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Providence Preservation Society Symposium – October 18 & 21, 2017

Press release from Providence Preservation Society:


Providence Symposium Examines Historic Preservation and Urban Displacement

PPS Presents Free Programs with Local and National Experts on October 18 and 21

The Providence Preservation Society (PPS) presents the 2017 Providence Symposium, Sites and Stories: Mapping a Preservation Ecosystem, October 18 and 21 in Fox Point. The program examines how to preserve sites and their diverse stories, particularly when these sites have vanished or been altered. The Symposium explores both the economics and the ethics of preservation, acknowledges divides in the field, provides an opportunity to consider multiple points of view and applies to all those who care about the history of the built environment.

The event begins with film screenings on Wednesday, October 18, 7:00-9:00 p.m. at Cable Car Cinema, 204 South Main Street. Films include “Some Kind of Funny Porto Rican?”: A Cape Verdean American Story (2006) and The Rebirth of the Nation: The Story of Urban Renewal (1963), a 16mm restored film courtesy of SPIA Media Productions, Inc. An informal Q&A follows with Claire Andrade-Watkins, Director of the Fox Point Cape Verdean Project; Professor of Film and Africana Studies at Emerson College; and Visiting Scholar, Center for the Study of Slavery and Justice, and Distinguished Community Practitioner and Senior Fellow, Swearer Center for Public Service, both at Brown University.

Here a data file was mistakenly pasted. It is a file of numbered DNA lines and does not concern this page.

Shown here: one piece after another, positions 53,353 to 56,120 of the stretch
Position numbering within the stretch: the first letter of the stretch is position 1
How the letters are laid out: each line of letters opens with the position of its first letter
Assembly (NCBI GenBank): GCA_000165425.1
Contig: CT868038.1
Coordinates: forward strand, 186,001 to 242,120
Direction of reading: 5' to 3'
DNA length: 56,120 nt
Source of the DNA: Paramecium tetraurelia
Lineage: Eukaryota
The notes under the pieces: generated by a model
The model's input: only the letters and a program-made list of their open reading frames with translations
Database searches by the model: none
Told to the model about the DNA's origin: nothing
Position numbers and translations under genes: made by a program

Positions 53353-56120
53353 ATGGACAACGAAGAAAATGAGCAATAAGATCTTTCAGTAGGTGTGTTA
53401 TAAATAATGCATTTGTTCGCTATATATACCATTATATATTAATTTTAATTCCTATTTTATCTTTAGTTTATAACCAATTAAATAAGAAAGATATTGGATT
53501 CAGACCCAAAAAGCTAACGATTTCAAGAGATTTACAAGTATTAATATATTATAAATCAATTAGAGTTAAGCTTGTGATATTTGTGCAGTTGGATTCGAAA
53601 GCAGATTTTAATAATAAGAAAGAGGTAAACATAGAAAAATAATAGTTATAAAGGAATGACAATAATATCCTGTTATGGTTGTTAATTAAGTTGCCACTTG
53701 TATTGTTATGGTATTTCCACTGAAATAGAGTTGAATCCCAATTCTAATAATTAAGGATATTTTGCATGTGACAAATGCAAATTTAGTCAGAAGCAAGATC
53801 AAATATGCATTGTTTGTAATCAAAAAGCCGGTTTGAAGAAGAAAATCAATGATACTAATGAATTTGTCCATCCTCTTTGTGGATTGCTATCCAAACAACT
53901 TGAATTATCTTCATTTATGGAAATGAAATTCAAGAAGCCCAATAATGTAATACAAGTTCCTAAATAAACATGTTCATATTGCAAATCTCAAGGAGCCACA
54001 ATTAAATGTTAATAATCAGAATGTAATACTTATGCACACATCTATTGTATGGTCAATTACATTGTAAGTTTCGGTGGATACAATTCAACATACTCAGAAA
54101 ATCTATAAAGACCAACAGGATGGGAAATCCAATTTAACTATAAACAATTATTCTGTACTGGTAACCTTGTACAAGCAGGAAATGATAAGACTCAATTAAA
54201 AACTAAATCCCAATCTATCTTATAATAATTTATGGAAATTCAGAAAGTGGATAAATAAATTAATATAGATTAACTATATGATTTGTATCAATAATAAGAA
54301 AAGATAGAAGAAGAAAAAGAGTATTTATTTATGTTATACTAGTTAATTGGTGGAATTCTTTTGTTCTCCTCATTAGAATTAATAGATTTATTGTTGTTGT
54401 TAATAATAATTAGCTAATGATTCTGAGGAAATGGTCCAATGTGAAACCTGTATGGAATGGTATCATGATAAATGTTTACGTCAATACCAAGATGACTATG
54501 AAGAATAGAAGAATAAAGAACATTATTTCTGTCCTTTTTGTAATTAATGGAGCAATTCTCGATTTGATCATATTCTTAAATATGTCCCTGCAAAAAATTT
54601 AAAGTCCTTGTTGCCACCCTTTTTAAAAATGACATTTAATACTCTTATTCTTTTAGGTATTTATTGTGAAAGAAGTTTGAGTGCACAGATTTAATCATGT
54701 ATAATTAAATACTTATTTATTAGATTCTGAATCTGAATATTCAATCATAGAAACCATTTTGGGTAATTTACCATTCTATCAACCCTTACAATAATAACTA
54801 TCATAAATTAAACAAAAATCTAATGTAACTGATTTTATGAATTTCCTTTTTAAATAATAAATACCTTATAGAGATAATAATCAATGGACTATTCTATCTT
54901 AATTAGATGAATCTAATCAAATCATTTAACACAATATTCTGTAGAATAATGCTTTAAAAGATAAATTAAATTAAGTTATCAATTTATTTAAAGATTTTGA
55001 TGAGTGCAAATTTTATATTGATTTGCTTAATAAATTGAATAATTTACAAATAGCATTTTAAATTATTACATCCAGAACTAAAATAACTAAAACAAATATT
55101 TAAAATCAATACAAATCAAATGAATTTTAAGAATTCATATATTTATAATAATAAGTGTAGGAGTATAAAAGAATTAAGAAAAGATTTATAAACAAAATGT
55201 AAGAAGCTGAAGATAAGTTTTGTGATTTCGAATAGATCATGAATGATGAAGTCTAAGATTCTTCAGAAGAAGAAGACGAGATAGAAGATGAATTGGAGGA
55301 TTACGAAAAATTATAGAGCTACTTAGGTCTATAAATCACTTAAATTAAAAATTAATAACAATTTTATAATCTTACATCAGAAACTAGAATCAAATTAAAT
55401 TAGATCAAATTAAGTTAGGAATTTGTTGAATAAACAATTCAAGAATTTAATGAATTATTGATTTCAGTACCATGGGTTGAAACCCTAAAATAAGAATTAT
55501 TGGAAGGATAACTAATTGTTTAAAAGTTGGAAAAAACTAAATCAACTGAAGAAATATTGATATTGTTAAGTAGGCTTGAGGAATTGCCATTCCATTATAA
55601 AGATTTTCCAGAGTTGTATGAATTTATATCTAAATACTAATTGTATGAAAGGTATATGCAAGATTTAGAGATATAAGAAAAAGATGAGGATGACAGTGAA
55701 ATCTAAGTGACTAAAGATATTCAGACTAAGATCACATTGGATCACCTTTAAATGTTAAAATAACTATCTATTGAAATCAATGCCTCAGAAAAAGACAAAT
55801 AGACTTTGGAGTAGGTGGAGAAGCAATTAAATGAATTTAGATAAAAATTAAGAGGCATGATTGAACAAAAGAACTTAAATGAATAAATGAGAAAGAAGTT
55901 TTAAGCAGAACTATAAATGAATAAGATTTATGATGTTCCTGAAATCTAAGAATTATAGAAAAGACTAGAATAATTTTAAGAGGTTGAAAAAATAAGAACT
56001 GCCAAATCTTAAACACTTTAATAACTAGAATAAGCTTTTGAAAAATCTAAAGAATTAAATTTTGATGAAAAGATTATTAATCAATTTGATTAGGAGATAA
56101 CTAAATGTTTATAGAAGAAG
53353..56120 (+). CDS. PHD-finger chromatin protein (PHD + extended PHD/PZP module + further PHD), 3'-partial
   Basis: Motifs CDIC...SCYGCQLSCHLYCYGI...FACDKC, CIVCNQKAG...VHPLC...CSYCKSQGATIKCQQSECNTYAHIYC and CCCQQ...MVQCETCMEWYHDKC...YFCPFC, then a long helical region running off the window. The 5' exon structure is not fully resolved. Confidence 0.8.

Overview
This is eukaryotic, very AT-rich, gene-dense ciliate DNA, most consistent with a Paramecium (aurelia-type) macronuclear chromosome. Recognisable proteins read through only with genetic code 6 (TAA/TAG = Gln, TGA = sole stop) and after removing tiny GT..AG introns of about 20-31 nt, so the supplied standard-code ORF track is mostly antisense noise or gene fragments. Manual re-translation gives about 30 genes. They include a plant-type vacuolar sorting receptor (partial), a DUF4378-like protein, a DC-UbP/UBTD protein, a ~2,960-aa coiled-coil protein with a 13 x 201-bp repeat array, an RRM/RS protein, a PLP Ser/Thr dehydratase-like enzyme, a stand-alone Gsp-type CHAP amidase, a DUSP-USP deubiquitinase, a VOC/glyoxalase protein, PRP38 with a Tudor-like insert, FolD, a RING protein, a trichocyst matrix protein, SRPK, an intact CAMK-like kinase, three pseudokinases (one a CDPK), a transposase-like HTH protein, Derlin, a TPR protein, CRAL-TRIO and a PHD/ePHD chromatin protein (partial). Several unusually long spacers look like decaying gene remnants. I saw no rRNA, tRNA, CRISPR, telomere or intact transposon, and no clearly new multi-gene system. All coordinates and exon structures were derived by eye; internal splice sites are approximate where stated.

The Symposium continues on Saturday morning, October 21, 8:15 a.m. at the First Unitarian Church, 1 Benevolent Street. The program begins with a keynote address, “Who Owns Heritage?,” by Randall Mason, Chair of Historic Preservation and the Center for Research on Preservation and Society at the University of Pennsylvania. A conversation on urban displacement and its aftermath follows with Dr. Andrade-Watkins. A roundtable session, “The Death and Life of American Planning: Building our Future,” features Elihu Rubin, Yale School of Architecture Associate Professor; Allen Penniman, Principal Planner for the City of Providence; J. Trey Scott, Principal Planner, City of Central Falls; and Marisa Brown from the John Nicholas Brown Center for Public Humanities and Cultural Heritage at Brown University. The Symposium concludes with an afternoon walking tour of the Fox Point redevelopment area led by Dr. Andrade-Watkins and John McNiff, National Park Service Ranger, Roger Williams National Memorial.

Space is limited and registration is required at ProvidenceSymposium.com. Free and open to the public. This project is made possible by a grant from the Rhode Island Council for the Humanities, an independent affiliate of the National Endowment for the Humanities. Any views, findings, conclusions or recommendations expressed in the program do not necessarily represent those of the National Endowment for the Humanities.

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